Why Social Media is a Fail for Most Online Poker Sites
I was watching this video and couldn’t help but think about all of the mistakes online poker companies make when approaching social media. Especially the part about just setting up a Facebook page and ticking that off on your list of things to do to become a social media aware company.
Few poker rooms have a single person devoted to social media. And those that do radically understaff it. It’s sad to see a company that has 20 or 30 people who are in charge of buying ad space in local media and they don’t even have a single person 100% dedicated to social media or they have one or two people in charge of handling world-wide social media efforts despite the fact that if done correctly they could touch nearly as many as the other 20 – 30 people doing traditional marketing.
It’s a bit of a paradigm shift for many companies. Like Stelzner says, if they’re a fan on Facebook they already like you. If they’re following you on Twitter they already know you and your brand. But if you look at a lot of the Twitter and Facebook communications form online poker sites, and even some affiliates, they’re still trying to sell you in every communication.
I don’t mean to single out these companies but they are the two biggest in the industry so they set the bar for the rest of the online poker business.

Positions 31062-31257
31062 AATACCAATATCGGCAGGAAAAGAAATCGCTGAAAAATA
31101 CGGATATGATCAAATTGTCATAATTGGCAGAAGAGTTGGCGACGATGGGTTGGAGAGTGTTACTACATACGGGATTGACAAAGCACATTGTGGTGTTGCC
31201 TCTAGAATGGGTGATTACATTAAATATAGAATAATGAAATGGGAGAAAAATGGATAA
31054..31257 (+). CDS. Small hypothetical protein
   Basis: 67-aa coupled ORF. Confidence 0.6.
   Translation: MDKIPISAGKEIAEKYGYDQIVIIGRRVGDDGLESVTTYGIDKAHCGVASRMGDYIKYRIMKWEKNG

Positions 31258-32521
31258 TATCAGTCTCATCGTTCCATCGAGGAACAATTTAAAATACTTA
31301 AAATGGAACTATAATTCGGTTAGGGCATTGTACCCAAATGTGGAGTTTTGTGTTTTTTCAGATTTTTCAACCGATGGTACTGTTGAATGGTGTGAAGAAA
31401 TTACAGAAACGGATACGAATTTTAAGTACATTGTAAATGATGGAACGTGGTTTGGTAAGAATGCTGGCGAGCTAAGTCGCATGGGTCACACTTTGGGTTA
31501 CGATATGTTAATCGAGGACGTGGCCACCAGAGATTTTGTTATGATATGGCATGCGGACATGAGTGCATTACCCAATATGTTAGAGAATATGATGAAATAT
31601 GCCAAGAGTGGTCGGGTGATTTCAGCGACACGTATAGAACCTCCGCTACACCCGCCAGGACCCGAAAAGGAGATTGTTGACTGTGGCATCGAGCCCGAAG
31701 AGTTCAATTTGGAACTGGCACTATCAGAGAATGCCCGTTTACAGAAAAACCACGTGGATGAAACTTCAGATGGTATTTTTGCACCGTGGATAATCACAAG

Look at PokerStars’ Twitter feed:
Granted, they make a small effort to interact but as you can see the feed is basically a firehose of PokerStars related information. They’re on broadcast mode. They really don’t care about what’s coming back to them in terms of conversation.
Full Tilt is probably a little worse in this regard:
While I agree with Stelzner that the people who sign up and Like you on Facebook and Follow you on Twitter are already fans just hitting people up with self-promotional crap is the same as people who post about what they ate for breakfast this morning. Nobody cares!
I just wanted to compare this to internet marketing guy Jeremy Schoemaker who has 112,202 followers on Twitter compared to Full Tilt’s 14,154 and PokerStars’ 35,358. Notice how he actually talks to the people following him and how he’s willing to talk about topics other than himself?
I’m not putting Schoemaker out there as the greatest guy to ever do online marketing but two of the biggest poker rooms in the world don’t even have half of the following (combined). I don’t even follow either of them because I know it’s just going to be an endless stream of self-promotional Tweets with no real desire to engage in a conversation or ever hear any feedback.
They offer no real value. They’re greedy little bastards who link out to nothing and expect everyone to link in to them. That’s a little tongue in cheek but the point is social means social. If you showed up at a party and just bragged about yourself all night how many friends do you think you would have?
Social media is not a broadcast medium. It’s an interactive medium. But that point gets lost on people who are used to being in the broadcast media business and people fixated on their past success (in a broadcast medium world). A bunch of execs sit around a table and decide, “Hey Bob, you’re online marketing, right? Why don’t you post 20 or 30 tweets a day on a Twitter account so we can fill up some of our guaranteed tournaments that are missing their guarantees?”
They’re not taking the medium seriously so they don’t get serious results which justifies them not taking the medium seriously . . . sort of an endless cycle.